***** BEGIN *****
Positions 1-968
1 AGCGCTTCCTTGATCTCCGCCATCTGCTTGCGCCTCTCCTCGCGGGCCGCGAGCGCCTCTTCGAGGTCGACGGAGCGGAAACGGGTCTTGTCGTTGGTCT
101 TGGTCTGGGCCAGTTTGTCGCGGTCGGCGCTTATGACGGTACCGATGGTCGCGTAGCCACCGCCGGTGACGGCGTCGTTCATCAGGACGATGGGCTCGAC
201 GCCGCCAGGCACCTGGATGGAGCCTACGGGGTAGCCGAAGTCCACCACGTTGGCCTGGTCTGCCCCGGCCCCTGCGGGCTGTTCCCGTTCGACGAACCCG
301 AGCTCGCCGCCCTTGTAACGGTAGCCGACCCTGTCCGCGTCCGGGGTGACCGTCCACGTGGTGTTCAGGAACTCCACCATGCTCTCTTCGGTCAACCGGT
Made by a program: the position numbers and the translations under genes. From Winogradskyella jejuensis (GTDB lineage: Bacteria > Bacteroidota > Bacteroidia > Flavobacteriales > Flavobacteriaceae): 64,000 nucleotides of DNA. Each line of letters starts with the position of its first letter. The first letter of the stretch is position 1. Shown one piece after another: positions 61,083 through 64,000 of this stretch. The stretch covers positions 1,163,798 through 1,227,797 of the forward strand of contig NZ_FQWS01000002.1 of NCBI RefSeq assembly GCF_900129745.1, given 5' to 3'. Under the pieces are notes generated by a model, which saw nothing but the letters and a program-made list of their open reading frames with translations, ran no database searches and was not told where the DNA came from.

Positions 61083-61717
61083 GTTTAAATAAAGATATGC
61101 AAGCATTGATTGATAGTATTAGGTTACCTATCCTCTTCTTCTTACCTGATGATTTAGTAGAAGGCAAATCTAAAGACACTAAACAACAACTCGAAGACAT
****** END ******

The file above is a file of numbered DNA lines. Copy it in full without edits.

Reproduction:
Positions 1-968
1 AGCGCTTCCTTGATCTCCGCCATCTGCTTGCGCCTCTCCTCGCGGGCCGCGAGCGCCTCTTCGAGGTCGACGGAGCGGAAACGGGTCTTGTCGTTGGTCT
101 TGGTCTGGGCCAGTTTGTCGCGGTCGGCGCTTATGACGGTACCGATGGTCGCGTAGCCACCGCCGGTGACGGCGTCGTTCATCAGGACGATGGGCTCGAC
201 GCCGCCAGGCACCTGGATGGAGCCTACGGGGTAGCCGAAGTCCACCACGTTGGCCTGGTCTGCCCCGGCCCCTGCGGGCTGTTCCCGTTCGACGAACCCG
301 AGCTCGCCGCCCTTGTAACGGTAGCCGACCCTGTCCGCGTCCGGGGTGACCGTCCACGTGGTGTTCAGGAACTCCACCATGCTCTCTTCGGTCAACCGGT
Made by a program: the position numbers and the translations under genes. From Winogradskyella jejuensis (GTDB lineage: Bacteria > Bacteroidota > Bacteroidia > Flavobacteriales > Flavobacteriaceae): 64,000 nucleotides of DNA. Each line of letters starts with the position of its first letter. The first letter of the stretch is position 1. Shown one piece after another: positions 61,083 through 64,000 of this stretch. The stretch covers positions 1,163,798 through 1,227,797 of the forward strand of contig NZ_FQWS01000002.1 of NCBI RefSeq assembly GCF_900129745.1, given 5' to 3'. Under the pieces are notes generated by a model, which saw nothing but the letters and a program-made list of their open reading frames with translations, ran no database searches and was not told where the DNA came from.

Positions 61083-61717
61083 GTTTAAATAAAGATATGC
61101 AAGCATTGATTGATAGTATTAGGTTACCTATCCTCTTCTTCTTACCTGATGATTTAGTAGAAGGCAAATCTAAAGACACTAAACAACAACTCGAAGACAT